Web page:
Buying a new home is an exciting time for nearly anyone, but when you still haven’t sold your old home it can get a bit tricky. When buying and selling are both on your to-do list, it can be hard to know what to do first.
Here are some tips and benefits on buying a home before selling your own.
Benefits of buying a home before selling
A common belief is that you should never buy a new house before selling your old home, but it can be beneficial if you have the financial means to make it happen. Here are the key benefits of buying first:
More time to find the right home
Buying first allows you to focus on just one transaction at a time. Instead of rushing through the buying process to find somewhere to live before your sale closes, you can take your time to find the perfect house.
More time to remodel the new home
Since you still have somewhere to live, you can take time to remodel your new home while staying in your old place, instead of immediately moving in and living in a construction zone, or staying at a hotel.
Avoid purchasing with a contingent offer
When you buy before listing your current home, you can treat the two transactions completely separate. This allows you to avoid submitting a contingent offer when buying, which tells the seller that you can buy their home only if your home sells first.
Buying with a contingency can make your offer less attractive, as sellers would rather work with buyers who can close quickly and without complication.
Avoid additional costs
You won’t have to worry about additional costs, such as temporary housing, professional movers, or storage.
How to Finance Your Second Home?
If you can afford a second mortgage and currently live in a sellers market where homes sell quickly, it can be cost-effective to buy a new home first. Here are some ways you can finance the second home.
Qualifying for an additional mortgage
If you’ll be taking out a new mortgage, your first step should be making sure you qualify.
When applying for a mortgage, the lender will calculate your debt-to-income ratio. Most lenders require that your monthly debts total no more than 43% of your gross income.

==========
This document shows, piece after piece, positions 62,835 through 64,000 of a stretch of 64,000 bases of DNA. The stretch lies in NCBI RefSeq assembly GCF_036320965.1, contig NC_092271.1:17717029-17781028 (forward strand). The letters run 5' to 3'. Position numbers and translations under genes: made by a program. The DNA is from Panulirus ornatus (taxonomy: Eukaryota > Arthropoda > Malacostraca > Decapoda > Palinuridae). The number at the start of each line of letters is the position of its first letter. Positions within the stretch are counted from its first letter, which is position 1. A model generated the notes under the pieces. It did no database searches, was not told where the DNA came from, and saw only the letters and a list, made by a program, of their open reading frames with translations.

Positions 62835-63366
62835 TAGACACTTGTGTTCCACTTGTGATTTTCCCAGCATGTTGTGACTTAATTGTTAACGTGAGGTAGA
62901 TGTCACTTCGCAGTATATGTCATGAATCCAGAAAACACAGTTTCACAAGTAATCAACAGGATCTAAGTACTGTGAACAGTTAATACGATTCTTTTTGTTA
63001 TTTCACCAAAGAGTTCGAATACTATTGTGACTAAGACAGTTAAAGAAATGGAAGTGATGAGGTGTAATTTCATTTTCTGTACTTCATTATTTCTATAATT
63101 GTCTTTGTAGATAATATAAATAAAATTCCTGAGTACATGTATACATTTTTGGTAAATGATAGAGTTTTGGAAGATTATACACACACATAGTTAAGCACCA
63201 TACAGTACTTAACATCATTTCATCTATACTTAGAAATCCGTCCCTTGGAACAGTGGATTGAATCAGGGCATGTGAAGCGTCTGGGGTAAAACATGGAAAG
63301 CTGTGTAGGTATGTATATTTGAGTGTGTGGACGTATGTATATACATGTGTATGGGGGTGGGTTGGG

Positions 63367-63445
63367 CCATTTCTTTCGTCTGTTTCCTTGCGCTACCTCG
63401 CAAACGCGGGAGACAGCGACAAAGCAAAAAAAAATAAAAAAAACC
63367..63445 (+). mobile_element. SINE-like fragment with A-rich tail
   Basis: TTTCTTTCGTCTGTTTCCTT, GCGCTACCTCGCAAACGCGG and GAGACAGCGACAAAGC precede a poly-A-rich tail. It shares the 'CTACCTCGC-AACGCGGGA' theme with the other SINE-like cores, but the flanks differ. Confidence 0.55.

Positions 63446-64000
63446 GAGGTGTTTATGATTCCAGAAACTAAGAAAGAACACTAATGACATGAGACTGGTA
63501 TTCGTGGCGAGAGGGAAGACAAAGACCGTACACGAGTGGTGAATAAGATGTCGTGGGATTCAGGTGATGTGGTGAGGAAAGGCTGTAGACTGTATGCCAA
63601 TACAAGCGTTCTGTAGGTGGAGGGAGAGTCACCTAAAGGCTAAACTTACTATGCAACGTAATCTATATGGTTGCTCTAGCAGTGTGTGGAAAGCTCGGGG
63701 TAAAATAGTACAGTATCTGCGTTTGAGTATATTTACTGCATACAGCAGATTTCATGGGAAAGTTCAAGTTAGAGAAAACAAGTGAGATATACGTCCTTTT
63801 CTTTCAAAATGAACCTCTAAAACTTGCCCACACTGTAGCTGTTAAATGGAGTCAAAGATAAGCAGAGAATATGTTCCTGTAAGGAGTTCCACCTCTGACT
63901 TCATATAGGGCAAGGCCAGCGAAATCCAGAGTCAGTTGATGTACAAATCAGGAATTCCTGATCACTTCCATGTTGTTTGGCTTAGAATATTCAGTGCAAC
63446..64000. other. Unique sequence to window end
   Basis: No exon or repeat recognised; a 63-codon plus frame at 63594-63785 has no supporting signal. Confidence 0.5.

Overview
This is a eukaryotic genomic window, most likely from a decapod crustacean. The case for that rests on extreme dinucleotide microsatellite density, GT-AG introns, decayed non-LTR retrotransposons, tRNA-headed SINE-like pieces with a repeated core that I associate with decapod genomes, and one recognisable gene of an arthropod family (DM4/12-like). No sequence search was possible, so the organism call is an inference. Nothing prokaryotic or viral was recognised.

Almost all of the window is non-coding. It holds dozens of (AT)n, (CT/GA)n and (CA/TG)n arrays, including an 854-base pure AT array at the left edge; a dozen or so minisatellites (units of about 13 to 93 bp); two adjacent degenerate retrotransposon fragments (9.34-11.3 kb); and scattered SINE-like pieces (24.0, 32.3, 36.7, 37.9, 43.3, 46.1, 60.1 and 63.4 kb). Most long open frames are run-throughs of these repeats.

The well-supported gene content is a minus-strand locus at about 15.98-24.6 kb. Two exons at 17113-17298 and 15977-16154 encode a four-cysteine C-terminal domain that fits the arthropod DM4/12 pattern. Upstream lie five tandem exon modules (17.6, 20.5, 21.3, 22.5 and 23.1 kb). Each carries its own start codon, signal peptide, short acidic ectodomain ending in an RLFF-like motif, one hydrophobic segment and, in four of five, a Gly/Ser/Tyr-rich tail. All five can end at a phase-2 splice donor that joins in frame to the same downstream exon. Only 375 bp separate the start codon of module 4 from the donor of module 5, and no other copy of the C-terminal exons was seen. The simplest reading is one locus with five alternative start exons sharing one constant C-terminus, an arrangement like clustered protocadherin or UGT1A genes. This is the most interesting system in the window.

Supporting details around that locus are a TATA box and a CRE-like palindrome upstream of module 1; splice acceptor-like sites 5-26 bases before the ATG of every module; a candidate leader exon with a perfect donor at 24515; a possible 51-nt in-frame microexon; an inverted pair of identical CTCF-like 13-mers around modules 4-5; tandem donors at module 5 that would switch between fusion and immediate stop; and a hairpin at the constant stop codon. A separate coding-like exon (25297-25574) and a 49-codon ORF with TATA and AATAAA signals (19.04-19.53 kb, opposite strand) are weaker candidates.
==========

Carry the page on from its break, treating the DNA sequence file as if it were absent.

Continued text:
If you have a mortgage on your first home, that monthly payment will be included in your debt-to-income ratio, which can make it challenging to qualify for a second loan.
Funding the down payment
For standard conventional loans, you’ll need at least 10% of the home purchase price as the down payment, although some lenders may require a full 20%. Here are some common ways you can fund your down payment.
Taking out a loan backed by your 401k is sometimes an option, although the IRS does restrict how much you can borrow. Although you may be missing out on contributions from your employer, you’ll be able to make up for that through the equity you gain in your new home.
A cash-out refinance is a loan that replaces your current mortgage with a new home loan for more than you owe on your home. The difference between the two loans is that the new loan amount will be given to you as cash that you may spend however you want.
However, you must have good equity in your home if you want to qualify for a cash-out refinance. You will need to have at least 30 percent equity in your home. It can also cost you a lot in closing costs, so make sure you are borrowing enough money that is worth all the fees you will pay.
A home equity line of credit is a revolving line of credit, secured by the equity on your home. Note that if your home is already on the market, you may not qualify for a HELOC. If you go this route, watch for fees.
Down payment money from a friend or family member must be considered a gift, not a loan, and you’ll have to put that fact in writing with your lender. If you feel comfortable asking for gift funds from family members or friends, it can help you get the money you need for a down payment.
If you have a graduation, wedding or some other event coming up, you can ask for money that way too. Keep in mind that not all lenders will let you pay your full down payment with a gift.
80-10-10 PIGGYBACK MORTGAGE
An 80-10-10 piggyback mortgage loan is a mortgage option in which a home buyer receives a first and second mortgage simultaneously, covering 90% of the home’s purchase price. If you’re putting less than 20% down, you can avoid PMI by taking out an 80-10-10 piggyback mortgage.